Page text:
The UN’s indigenous peoples’ rights expert on Thursday urged all Australians to back a reform that would recognise Indigenous people in the constitution for the first time.
The October 14 referendum aimed at elevating the rights of Indigenous people, whose ancestors were in Australia for 60,000 years before British colonial rule began in the late 1700s, the right to be consulted on policies that affect them — a so-called “Voice”.
Jose Francisco Cali Tzay, the UN’s special rapporteur on the rights of indigenous peoples, issued a joint statement with Surya Deva, special rapporteur on the right to development, urging Australians to support the proposal.
“The First Peoples of Australia have a right under international human rights law to participate in decision-making that affects them,” the experts said.
By voting ‘yes’, “Australians will help the government fulfil its human rights obligations”.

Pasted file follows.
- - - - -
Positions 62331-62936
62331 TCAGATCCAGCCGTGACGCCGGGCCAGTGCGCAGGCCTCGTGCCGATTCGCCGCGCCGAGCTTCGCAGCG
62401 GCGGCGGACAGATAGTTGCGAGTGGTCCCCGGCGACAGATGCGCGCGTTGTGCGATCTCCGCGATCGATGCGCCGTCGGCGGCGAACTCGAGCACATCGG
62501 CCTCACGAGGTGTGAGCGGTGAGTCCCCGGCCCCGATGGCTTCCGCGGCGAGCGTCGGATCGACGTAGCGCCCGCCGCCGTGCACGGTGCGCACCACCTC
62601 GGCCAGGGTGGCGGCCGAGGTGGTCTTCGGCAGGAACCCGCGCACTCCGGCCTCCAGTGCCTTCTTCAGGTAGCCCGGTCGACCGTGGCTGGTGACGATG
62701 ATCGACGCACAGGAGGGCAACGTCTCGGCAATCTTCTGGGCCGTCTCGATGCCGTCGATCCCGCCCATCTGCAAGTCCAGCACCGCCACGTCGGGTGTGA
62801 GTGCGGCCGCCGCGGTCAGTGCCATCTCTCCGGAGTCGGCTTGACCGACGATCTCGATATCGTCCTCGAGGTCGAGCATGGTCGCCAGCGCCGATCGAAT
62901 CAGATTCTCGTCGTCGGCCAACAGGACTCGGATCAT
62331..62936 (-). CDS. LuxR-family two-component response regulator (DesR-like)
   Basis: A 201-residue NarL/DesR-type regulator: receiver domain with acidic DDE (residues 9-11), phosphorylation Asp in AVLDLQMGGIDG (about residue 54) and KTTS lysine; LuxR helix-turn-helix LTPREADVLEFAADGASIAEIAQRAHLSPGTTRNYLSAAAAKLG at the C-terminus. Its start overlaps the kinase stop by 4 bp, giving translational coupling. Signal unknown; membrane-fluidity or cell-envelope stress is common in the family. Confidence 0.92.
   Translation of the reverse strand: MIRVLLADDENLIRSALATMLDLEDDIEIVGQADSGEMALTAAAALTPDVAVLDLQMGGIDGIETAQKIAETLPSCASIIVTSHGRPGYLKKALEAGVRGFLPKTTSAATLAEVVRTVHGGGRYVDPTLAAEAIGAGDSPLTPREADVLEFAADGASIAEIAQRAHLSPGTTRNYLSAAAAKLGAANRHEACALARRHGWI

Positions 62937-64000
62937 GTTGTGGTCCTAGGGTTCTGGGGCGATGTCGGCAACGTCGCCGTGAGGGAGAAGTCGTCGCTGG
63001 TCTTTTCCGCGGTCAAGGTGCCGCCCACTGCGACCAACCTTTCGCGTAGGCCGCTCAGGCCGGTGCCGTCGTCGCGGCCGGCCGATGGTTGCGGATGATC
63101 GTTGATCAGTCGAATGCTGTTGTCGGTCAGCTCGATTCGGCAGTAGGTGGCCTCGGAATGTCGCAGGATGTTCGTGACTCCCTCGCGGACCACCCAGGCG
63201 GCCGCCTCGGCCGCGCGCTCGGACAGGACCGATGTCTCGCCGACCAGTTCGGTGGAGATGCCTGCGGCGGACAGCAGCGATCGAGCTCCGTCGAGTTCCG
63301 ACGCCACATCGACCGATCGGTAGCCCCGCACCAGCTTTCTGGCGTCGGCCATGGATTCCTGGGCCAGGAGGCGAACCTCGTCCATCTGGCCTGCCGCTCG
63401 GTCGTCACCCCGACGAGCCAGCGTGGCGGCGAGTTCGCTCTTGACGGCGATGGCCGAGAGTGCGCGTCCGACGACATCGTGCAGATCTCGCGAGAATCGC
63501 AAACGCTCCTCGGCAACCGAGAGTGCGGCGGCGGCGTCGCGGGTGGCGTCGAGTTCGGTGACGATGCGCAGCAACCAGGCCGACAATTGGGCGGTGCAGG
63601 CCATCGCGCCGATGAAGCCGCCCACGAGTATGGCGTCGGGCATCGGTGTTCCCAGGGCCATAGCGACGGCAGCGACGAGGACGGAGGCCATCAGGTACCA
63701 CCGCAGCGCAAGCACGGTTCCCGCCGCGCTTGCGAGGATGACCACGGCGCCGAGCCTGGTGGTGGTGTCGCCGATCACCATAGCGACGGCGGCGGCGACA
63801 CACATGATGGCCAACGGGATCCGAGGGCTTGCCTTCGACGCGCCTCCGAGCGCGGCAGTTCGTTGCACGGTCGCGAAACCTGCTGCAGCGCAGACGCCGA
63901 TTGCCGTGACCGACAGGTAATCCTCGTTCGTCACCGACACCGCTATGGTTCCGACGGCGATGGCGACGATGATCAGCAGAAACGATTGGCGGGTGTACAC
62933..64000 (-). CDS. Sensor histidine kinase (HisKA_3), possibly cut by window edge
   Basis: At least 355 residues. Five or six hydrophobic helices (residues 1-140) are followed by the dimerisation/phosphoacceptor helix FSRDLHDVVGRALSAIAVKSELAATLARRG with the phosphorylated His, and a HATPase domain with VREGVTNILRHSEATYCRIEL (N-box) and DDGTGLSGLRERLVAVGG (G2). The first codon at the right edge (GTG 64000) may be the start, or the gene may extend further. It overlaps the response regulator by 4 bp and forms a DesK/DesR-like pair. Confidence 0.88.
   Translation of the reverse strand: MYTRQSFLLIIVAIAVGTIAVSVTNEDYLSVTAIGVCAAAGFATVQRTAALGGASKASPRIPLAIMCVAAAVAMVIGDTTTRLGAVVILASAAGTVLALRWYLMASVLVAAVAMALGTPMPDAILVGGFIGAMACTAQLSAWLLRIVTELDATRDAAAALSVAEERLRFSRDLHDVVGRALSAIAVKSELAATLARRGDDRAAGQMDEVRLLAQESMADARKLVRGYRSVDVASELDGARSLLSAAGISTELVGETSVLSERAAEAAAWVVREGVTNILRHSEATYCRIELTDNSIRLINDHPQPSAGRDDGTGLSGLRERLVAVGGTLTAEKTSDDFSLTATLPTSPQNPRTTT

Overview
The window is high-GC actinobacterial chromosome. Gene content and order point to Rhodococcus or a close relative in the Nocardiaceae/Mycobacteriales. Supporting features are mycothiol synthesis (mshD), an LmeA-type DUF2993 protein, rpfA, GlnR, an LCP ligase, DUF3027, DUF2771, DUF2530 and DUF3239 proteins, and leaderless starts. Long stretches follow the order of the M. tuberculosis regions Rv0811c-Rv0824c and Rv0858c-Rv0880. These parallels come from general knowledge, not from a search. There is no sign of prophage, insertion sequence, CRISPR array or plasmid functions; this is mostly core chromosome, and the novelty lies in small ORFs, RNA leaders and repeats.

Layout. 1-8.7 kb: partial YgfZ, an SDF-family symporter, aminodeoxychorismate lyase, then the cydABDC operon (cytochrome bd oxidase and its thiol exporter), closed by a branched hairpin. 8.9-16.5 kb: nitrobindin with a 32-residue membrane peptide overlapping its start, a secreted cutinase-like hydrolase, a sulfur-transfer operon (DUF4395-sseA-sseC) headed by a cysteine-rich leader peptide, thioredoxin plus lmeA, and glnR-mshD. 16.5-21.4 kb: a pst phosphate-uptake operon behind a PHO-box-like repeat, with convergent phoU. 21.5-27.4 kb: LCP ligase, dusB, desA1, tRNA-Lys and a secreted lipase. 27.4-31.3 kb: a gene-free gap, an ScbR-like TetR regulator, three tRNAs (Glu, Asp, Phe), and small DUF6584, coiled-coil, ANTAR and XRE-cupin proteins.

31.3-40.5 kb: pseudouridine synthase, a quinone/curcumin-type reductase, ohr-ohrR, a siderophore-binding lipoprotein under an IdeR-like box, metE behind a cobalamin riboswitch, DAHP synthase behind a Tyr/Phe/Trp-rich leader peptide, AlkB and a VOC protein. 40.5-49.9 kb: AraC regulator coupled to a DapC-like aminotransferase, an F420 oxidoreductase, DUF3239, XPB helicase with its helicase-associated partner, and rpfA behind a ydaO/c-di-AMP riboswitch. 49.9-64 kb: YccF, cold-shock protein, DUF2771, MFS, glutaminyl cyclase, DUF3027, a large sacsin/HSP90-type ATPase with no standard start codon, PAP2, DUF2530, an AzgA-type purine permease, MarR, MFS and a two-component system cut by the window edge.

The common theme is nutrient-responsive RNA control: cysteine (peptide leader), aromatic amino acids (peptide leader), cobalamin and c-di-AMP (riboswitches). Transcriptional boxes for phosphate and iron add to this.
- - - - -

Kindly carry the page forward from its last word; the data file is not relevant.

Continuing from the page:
The initiative will pave the way to overcoming the “systemic discrimination and inequalities that have undermined the ability of Indigenous Peoples to realise their rights to development and self-determination”, they said.
UN special rapporteurs are unpaid, independent experts who are mandated by the Human Rights Council. They do not speak for the United Nations but report their findings to it.
The two experts said Indigenous people experience higher rates of disease and lower life expectancy due to lack of access to health services, proper housing and nutritious food.
Poor education and employment opportunities lead to poverty and social problems, they added.
Proponents of the constitutional amendment say creating a permanent constitutional body of Aboriginal and Torres Strait Islander Peoples to advise Canberra would help craft policies that work.
Opponents say the plan lacks detail, creates unnecessary bureaucracy, opens a racial divide, confers special privileges on Indigenous people and would do little to improve their lot.
“The fulfilment of Indigenous Peoples’ right to Indigenous-led institutions should not be presented as a cost or an unjustified privilege, but rather as a matter of fundamental human rights and justice for historical wrongs,” the UN experts said.
They also said the initiative would support the Indigenous people’s “quest for justice” by amending punitive laws in areas such as child protection, law enforcement and corrections, native title and cultural heritage “that continue to discriminate against them”.